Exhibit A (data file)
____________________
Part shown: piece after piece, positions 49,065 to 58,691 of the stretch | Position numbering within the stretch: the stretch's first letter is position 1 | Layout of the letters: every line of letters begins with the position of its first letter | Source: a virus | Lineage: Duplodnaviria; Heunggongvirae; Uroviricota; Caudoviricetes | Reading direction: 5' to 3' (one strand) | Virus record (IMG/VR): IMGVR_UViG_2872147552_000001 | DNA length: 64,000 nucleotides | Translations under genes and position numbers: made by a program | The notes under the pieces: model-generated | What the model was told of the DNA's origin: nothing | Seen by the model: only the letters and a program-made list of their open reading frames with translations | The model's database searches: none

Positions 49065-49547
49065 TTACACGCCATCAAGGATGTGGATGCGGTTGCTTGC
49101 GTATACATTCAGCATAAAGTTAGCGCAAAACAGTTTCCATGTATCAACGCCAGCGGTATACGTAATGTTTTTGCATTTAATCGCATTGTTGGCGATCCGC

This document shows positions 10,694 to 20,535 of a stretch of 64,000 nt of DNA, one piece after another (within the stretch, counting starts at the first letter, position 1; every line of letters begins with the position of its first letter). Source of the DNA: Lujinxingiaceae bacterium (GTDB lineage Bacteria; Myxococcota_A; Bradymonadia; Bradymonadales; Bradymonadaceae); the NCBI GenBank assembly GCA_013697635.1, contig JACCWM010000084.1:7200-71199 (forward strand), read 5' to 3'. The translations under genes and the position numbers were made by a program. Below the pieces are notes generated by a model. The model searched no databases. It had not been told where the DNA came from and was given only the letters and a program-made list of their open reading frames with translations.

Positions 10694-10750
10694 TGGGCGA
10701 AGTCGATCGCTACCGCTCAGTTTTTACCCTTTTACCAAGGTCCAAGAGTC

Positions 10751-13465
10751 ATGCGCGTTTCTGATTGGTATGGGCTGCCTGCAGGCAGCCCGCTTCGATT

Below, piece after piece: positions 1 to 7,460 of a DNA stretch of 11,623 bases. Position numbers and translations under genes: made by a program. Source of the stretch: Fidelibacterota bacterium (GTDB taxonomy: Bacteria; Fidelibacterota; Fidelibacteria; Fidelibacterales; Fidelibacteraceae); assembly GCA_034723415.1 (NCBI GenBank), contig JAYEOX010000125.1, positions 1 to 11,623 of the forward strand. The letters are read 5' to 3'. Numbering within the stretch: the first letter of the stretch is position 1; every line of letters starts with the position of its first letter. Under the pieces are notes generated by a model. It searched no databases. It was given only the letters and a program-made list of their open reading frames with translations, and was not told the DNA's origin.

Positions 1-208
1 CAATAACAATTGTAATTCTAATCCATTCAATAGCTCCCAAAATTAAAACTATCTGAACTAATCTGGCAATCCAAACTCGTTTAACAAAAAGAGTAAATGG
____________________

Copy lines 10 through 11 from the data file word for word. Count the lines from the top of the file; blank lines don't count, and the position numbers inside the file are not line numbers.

10751 ATGCGCGTTTCTGATTGGTATGGGCTGCCTGCAGGCAGCCCGCTTCGATT

Below, piece after piece: positions 1 to 7,460 of a DNA stretch of 11,623 bases. Position numbers and translations under genes: made by a program. Source of the stretch: Fidelibacterota bacterium (GTDB taxonomy: Bacteria; Fidelibacterota; Fidelibacteria; Fidelibacterales; Fidelibacteraceae); assembly GCA_034723415.1 (NCBI GenBank), contig JAYEOX010000125.1, positions 1 to 11,623 of the forward strand. The letters are read 5' to 3'. Numbering within the stretch: the first letter of the stretch is position 1; every line of letters starts with the position of its first letter. Under the pieces are notes generated by a model. It searched no databases. It was given only the letters and a program-made list of their open reading frames with translations, and was not told the DNA's origin.